Addressing Disparities in Physical Activity Participation Among African American and Latino Youth
Rebecca E. Hasson
al., 2008 ; Whitt-Glover et al., 2009 ; Youth Risk Behavior Surveillance System, 2009 ). Self-reported physical activity levels indicate that African-American and Latino adolescents age 9–13 participate in less leisure-time physical activity than their White counterparts ( Youth Risk Behavior Surveillance
Preschool-Based Physical Activity Interventions in African American and Latino Preschoolers: A Literature Review
Sofiya Alhassan, Christine W. St. Laurent, and Sarah Burkart
prekindergarten programs; Federal Interagency Forum on Child and Family Statistics, 2017 ). Compared with their non-Hispanic White counterparts (63%), a higher percentage of African American (68%) children spend a significant portion of their day at preschool centers ( Federal Interagency Forum on Child and
Successful Physical Activity Maintainers: Strategies and Characteristics of Young African American Women
Chloe S. Jones, Cristina S. Barroso, Lindsey A. Miossi, Eugene C. Fitzhugh, and Lyndsey M. Hornbuckle
). Only 16.5% of non-Hispanic Black women (referred to as African American [AA] women henceforth) 18 years or older meet the 2018 national PA Guidelines for both aerobic and muscle-strengthening PA, which is significantly lower than non-Hispanic White women (24.3%) and lower than Hispanic women (18
Active Living Education: Leveling the Playing Field for Black or African American Students
Stacy Imagbe, Baofu Wang, Yang Liu, Jared Androzzi, Xiangli Gu, and Senlin Chen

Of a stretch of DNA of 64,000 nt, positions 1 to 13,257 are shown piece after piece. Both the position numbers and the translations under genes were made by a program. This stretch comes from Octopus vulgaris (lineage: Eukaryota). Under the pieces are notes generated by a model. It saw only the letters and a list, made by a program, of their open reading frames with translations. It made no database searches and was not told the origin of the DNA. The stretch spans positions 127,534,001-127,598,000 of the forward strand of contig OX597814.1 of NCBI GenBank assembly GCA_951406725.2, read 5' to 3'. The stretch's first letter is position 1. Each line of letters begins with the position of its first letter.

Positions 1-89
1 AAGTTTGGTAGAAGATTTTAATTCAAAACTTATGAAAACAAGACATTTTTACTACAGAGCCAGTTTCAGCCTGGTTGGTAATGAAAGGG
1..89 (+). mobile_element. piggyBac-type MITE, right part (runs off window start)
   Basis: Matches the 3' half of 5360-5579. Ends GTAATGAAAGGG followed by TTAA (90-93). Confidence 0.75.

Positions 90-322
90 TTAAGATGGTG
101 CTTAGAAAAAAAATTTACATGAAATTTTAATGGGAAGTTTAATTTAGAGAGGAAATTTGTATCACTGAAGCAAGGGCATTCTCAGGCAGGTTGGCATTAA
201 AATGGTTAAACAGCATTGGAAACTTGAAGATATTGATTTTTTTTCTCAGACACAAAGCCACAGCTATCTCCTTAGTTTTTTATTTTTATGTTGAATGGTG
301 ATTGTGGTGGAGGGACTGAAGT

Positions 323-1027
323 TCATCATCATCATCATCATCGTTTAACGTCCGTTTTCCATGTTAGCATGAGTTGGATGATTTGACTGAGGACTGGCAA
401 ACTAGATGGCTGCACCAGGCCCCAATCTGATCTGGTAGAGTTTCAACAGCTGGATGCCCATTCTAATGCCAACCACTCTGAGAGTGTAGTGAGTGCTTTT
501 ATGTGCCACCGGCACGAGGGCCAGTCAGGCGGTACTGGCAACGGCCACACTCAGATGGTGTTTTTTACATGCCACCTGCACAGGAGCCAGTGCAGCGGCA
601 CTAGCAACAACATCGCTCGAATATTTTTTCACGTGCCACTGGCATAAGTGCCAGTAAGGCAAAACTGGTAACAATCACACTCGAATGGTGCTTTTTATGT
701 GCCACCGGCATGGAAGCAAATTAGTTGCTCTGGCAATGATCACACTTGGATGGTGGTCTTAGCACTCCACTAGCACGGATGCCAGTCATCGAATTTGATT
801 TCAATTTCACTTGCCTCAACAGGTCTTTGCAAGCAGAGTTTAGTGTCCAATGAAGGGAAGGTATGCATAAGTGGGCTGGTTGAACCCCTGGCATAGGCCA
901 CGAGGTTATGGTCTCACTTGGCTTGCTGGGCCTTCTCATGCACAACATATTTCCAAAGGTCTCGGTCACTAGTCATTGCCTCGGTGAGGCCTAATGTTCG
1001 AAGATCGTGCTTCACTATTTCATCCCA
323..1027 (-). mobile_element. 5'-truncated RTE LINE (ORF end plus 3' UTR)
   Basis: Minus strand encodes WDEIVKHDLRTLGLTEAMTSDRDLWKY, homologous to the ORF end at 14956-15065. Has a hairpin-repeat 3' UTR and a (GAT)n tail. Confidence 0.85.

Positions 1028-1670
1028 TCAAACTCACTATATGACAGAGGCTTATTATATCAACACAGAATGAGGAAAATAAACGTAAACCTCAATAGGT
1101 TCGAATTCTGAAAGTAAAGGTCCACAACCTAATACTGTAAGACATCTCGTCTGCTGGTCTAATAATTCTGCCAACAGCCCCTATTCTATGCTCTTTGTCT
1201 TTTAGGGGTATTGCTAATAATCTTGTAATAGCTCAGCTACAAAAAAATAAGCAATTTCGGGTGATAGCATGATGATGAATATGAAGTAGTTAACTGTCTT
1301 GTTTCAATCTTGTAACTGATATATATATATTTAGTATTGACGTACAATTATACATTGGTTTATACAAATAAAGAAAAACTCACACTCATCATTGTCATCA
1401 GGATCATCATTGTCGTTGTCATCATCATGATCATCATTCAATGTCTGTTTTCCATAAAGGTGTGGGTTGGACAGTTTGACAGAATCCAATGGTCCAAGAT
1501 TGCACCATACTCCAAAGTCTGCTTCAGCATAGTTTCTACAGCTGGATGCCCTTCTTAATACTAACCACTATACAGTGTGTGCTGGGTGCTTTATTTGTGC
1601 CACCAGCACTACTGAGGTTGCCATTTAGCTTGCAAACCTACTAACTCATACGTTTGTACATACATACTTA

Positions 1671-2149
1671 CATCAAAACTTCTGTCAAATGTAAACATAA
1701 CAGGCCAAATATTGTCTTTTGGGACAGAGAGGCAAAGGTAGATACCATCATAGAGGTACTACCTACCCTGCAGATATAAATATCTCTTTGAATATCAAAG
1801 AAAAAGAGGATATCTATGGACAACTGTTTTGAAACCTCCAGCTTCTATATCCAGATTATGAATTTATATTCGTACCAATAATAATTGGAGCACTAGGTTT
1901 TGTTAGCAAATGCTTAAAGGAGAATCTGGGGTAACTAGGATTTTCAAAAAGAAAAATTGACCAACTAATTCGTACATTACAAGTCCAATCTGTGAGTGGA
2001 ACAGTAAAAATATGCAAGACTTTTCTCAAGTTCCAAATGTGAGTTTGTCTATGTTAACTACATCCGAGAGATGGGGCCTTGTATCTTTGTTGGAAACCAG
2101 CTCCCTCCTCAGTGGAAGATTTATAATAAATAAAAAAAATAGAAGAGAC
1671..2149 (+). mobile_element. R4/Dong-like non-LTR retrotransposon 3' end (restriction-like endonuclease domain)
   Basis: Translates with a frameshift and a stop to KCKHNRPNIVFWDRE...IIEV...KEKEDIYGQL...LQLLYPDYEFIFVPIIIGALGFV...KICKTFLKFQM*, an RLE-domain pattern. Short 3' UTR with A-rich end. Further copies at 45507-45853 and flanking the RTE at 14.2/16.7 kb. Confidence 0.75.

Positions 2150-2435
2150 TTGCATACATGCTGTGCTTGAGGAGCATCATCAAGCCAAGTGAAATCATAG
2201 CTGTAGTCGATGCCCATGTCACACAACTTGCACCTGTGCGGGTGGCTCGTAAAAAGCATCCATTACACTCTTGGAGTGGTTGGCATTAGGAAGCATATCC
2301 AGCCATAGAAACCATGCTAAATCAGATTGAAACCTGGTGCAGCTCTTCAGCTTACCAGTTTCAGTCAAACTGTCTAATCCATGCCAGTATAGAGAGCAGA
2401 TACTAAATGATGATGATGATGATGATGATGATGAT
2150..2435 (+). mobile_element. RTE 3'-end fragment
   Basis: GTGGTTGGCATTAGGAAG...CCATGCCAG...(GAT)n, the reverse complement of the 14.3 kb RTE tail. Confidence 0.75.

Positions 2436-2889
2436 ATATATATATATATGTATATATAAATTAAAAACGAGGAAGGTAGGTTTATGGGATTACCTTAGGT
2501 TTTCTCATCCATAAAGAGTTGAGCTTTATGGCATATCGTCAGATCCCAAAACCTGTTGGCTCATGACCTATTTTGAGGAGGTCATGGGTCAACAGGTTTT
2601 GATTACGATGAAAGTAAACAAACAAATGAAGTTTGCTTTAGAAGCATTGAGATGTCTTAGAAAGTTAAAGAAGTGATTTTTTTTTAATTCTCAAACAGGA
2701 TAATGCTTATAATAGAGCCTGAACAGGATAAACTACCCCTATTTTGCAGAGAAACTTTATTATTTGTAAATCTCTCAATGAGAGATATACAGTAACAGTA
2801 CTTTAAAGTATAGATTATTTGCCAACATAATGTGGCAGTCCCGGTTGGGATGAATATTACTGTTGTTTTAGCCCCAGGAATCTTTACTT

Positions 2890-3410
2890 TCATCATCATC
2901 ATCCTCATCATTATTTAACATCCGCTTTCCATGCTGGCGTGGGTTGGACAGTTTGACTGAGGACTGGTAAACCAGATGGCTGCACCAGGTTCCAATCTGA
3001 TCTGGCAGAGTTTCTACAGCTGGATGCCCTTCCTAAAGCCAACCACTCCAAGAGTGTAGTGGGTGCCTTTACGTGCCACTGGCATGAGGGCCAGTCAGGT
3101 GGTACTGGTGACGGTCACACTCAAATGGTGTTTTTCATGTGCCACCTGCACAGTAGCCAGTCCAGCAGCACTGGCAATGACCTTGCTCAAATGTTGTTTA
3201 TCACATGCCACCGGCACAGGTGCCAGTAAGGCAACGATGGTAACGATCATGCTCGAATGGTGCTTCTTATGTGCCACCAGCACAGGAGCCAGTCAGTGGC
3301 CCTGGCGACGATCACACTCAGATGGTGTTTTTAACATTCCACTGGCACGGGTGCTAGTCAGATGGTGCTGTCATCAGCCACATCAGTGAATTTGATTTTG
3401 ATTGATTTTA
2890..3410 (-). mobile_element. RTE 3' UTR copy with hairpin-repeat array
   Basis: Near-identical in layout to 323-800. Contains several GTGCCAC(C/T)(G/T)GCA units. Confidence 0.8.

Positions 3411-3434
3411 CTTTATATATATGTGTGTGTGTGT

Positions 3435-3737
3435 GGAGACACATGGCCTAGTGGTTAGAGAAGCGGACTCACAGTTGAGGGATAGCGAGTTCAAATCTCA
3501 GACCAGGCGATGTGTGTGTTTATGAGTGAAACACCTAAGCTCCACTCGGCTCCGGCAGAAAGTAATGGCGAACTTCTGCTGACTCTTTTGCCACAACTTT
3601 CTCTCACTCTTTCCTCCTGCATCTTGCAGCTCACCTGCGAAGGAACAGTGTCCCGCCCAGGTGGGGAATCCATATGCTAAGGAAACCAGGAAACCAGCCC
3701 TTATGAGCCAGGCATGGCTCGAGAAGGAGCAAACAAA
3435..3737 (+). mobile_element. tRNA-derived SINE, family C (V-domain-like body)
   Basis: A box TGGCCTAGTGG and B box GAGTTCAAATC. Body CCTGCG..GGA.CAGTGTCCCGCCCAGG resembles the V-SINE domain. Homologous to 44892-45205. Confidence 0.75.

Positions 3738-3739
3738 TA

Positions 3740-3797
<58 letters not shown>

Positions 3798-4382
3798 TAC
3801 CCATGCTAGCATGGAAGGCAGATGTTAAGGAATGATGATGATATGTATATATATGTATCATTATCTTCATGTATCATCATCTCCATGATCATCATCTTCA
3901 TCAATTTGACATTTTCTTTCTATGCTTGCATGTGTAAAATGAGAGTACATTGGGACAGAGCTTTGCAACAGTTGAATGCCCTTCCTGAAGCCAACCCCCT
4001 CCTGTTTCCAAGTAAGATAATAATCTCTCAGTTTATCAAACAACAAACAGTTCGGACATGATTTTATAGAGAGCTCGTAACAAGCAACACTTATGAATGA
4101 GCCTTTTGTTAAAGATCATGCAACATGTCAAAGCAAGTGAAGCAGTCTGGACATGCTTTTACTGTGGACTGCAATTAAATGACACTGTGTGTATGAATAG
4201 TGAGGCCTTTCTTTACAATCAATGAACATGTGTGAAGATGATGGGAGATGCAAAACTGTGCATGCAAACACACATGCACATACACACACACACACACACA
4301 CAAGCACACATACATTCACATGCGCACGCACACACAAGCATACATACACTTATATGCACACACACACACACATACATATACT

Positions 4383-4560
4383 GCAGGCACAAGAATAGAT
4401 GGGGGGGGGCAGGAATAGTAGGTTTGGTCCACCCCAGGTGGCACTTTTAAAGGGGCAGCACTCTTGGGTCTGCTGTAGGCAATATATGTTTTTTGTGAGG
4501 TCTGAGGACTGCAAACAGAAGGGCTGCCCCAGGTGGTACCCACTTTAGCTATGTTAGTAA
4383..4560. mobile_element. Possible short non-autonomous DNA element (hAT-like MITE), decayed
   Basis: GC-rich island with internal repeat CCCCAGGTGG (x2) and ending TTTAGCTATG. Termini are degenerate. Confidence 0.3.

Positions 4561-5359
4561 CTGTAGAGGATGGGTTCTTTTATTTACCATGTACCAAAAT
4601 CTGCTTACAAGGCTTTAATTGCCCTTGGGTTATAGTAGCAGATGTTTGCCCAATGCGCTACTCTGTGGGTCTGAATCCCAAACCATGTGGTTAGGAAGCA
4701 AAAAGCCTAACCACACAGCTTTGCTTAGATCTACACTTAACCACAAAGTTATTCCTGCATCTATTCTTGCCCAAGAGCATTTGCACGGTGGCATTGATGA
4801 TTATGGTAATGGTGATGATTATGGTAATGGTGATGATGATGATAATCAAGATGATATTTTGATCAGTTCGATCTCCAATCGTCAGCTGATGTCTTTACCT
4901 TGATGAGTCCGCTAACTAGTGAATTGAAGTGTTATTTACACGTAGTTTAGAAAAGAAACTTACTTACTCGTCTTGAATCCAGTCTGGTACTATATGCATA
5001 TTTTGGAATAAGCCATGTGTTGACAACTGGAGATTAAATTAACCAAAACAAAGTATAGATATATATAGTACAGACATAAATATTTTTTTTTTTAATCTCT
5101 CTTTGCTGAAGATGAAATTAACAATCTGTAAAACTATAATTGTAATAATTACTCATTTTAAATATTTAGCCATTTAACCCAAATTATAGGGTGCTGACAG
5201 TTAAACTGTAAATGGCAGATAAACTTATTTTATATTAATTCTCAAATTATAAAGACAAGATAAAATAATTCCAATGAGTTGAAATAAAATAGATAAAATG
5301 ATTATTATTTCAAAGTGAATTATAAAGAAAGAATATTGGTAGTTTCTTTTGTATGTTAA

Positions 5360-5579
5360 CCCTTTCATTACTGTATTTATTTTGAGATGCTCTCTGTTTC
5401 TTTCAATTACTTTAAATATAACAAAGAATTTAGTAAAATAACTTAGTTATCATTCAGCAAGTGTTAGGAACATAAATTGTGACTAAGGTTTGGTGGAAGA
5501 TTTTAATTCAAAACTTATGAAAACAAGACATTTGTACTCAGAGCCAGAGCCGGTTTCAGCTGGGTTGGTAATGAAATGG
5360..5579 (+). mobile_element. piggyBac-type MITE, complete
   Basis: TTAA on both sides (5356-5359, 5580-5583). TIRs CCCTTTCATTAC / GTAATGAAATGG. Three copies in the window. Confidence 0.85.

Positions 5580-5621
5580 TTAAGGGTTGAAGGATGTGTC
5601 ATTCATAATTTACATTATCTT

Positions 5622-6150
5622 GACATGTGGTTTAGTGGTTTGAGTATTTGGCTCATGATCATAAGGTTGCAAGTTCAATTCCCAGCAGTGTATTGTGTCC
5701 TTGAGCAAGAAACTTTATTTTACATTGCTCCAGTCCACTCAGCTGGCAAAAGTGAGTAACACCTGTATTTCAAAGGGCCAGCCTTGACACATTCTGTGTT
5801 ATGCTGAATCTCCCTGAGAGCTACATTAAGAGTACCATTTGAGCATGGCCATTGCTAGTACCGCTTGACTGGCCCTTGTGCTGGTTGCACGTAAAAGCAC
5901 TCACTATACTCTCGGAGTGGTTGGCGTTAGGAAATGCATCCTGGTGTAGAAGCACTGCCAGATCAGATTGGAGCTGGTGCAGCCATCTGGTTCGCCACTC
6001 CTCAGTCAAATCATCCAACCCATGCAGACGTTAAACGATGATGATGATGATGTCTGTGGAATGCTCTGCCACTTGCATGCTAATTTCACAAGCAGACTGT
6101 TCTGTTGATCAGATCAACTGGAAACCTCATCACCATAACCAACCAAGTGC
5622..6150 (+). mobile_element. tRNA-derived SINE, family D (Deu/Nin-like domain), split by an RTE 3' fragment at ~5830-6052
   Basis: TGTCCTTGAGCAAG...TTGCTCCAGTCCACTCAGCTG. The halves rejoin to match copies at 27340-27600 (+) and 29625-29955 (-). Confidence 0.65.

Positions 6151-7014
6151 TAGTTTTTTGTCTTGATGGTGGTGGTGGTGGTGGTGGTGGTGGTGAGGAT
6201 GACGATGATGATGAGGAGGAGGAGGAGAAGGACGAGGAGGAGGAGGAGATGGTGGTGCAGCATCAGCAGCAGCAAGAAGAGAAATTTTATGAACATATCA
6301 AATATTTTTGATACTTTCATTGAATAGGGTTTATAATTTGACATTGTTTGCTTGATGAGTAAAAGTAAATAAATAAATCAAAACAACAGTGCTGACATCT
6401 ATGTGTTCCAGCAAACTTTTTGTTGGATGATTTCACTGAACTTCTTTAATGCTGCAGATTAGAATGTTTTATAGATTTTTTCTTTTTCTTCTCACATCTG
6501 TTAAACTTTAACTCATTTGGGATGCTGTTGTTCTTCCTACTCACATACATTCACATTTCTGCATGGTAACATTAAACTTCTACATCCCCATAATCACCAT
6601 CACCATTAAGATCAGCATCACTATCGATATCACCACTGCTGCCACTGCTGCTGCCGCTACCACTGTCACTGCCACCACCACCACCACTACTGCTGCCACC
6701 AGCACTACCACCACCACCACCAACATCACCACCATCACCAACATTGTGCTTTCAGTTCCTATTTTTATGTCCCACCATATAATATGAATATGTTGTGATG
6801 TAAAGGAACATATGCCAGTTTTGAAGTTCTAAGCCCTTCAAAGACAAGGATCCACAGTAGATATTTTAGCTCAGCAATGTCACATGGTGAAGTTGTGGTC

units focused on sports, games, or fitness activities. The students, enrolled in six different classes, who self-reported their race as White or Black/African American were included as the participants for the study. The sample ( N = 335) consisted of 168 White and 167 Black students (165 boys, 162
“It’s My Time to . . . Fight Some of These Battles”: The Life History of an Exemplary African American PETE Faculty Member
Richard F. Jowers and Matthew D. Curtner-Smith
-Smith ( 2013 , 2014 ) wrote the life histories of two physical education teacher education (PETE) faculty members, one with a disability and one an African American employed at the University of Alabama, Dr. Archie Wade, marginalized by race. These researchers also used the approach to describe the trials and
Feasibility and Validity of Assessing Low-Income, African American Older Adults’ Physical Activity and Sedentary Behavior Through Ecological Momentary Assessment
Jaclyn P. Maher, Kourtney Sappenfield, Heidi Scheer, Christine Zecca, Derek J. Hevel, and Laurie Kennedy-Malone
older adult racial minority groups such as African Americans ( Evenson et al., 2014 ; Sebastião et al., 2018 ; Yang et al., 2019 ), suggesting the need to better understand the antecedents of physical activity and sedentary behavior among diverse samples of older adults. Ecological momentary
Adiposity and Slow Stepping Rate Are Related to Under-Estimating Steps per Day in African American Women
Brian Tyo, Rebecca Spataro-Kearns, and David R. Bassett Jr.
African American women have higher rates of obesity as measured by body mass index (BMI; BMI ≥30 kg·m −2 ) ( Flegal, Kruszon-Moran, Carroll, Fryar, & Ogden, 2016 ; Ladabaum, Mannalithara, Myer, & Singh, 2014 ; Ogden, Carroll, Kit, & Flegal, 2014 ). For example, according to National Health and